Huge mile-scale space station with ‘simulated gravity’ could be launched from a single rocket

Graphic representation of space structures at the kilometer scale from a single launch. 1 credit

Artificial gravity remains the stuff of science fiction. But coping with the absence of gravity causes significant problems for many astronauts, ranging from bone deterioration to loss of sight. An alternative method that could eliminate some of these problems is “simulated gravity,” which uses a rotating structure to create centrifugal force that would have the same effect on the body as gravity. Whether or not this would solve the problems caused by the lack of gravity remains to be seen. Always,[{” attribute=””>NASA seems keen on the idea – to the tune of a $600,000 NASA Institute for Advanced Concepts (NIAC) Phase II grant to a team from Carnegie Mellon University (CMU) and the University of Washington (UW) who is looking to develop a structure that can simulate full Earth gravity and be launched in a single rocket.

The project in question is “Kilometer-Scale Space Structure from a Single Launch,” which was initially admitted to the NIAC program last year. Over the past year, they successfully completed a Phase I project where they “analyze[d] a mission concept analogous to the Lunar Gateway” that could deploy in a mile-long structure. Having met NASA’s expectations for this program, the team, led by Professor Zac Manchester of CMU and Jeffery Lipton of UW, were recently accepted as 2022 NIAC Fellows.

Mileage space structures from a single launch

Slide from an NIAC presentation on structure at the kilometer scale. Credit: Zac Manchester and Jeffery Lipton

This is not the first NIAC project to tackle the idea of ​​large structures in space, however. NextBigFuture reported in 2021 about a dozen NIAC-funded projects that would take advantage of new metamaterials to dramatically increase their size once in space. NASA isn’t alone in supporting them either: the National Science Foundation of China has supported efforts to develop a kilometer object up to $2.3 million.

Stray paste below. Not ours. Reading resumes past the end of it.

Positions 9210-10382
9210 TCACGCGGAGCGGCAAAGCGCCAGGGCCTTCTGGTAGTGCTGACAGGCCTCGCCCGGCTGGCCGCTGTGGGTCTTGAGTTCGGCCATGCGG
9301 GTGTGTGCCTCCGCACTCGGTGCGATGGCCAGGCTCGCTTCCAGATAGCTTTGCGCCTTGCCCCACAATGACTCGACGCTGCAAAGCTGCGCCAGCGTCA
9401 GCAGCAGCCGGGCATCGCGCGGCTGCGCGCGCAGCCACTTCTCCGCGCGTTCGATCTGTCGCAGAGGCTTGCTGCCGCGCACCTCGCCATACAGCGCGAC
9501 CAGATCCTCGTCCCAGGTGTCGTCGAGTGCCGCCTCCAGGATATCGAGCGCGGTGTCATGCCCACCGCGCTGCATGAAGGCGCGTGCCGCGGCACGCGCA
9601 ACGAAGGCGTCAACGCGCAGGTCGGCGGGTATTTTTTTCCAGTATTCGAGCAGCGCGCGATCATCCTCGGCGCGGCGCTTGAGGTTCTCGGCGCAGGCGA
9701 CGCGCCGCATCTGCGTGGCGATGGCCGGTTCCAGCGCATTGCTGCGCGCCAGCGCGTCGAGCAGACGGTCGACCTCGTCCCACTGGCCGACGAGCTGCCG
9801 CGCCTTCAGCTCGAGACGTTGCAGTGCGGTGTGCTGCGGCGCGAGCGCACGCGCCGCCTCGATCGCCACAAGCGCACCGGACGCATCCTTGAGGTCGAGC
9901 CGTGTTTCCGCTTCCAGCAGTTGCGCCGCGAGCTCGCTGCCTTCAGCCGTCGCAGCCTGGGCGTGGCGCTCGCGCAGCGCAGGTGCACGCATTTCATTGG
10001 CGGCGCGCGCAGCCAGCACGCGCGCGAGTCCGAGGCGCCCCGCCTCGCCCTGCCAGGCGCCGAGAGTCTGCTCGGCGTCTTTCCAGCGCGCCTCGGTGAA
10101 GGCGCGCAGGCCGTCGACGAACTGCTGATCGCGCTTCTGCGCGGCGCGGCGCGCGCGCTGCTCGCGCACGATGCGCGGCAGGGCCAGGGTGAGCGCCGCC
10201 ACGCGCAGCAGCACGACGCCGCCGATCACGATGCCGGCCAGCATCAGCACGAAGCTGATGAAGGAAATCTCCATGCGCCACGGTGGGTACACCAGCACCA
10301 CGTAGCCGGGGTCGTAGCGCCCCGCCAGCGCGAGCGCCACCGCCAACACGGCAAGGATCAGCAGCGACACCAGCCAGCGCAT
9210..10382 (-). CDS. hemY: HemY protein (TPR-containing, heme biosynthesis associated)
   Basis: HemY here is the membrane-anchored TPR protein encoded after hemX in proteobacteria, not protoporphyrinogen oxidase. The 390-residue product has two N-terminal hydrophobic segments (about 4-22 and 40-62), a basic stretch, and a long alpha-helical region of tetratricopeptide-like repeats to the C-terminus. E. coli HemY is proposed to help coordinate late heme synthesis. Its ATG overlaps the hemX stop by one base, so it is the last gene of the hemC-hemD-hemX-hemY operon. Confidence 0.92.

These large structures require significant investment, but they also have significant potential benefits. There are two options for achieving Earth’s gravity using centrifugal forces. Either spin very, very fast, or have a very, very large axis of rotation. Unfortunately, humans, being the squishy bags of water that they are, don’t really like spinning very fast for long periods of time, as anyone who’s ever gotten sick at a carnival can tell you. Science places this RPM limit for discomfort at around 3 RPM. Thus, to rotate at less than 3 rpm while benefiting from simulated Earth gravity, the structure itself must be one kilometer long.

So far, it has proven impossible to fit so much hardware into a single rocket launch. But, Dr Manchester and his team believe they have found a potential solution to the impossible problem – a “high expansion rate deployable structure” or HERDS. The HERDS themselves utilize two new mechanical innovations – shear auxetics and branching scissor mechanisms.

Shear auxetics are a new type of metamaterial that expands when pulled in a chiral pattern. The level of chirality can also control the stiffness of the material. They seem to be gaining traction in robotics applications as linear actuators and grippers, but their use case in space has yet to be proven.

Video showing shear auxetics in action. Credit: Lillian Chin YouTube channel

Branching scissor mechanisms are another way to deploy a larger structure from a compact structure. Originally developed by Youtuber and artist Henry Segerman, branching scissor mechanisms snap into much larger structures from more compact ones. You can even buy a demo child yourself from Shapeways, but again, the structures haven’t been used in space yet.

Video featuring branching scissor mechanisms. Credit: Henry Segerman

Ideally, one or both of these systems would work to create the structure of a kilometer-scale space habitat capable of spinning at a speed that would sufficiently simulate Earth’s gravity. Drs. Manchester, Lipton and their team believe they can use these technologies to create tubular structures that can expand up to 150 times their size when packed into a rocket fairing. It’s a lofty goal, but they have the time and the funds to work on it. By the end of NIAC’s two-year study period, if the idea is fleshed out enough, these new technologies might even have time to be incorporated into plans for the Lunar Gateway.

Originally published on Universe today.

Comments are closed.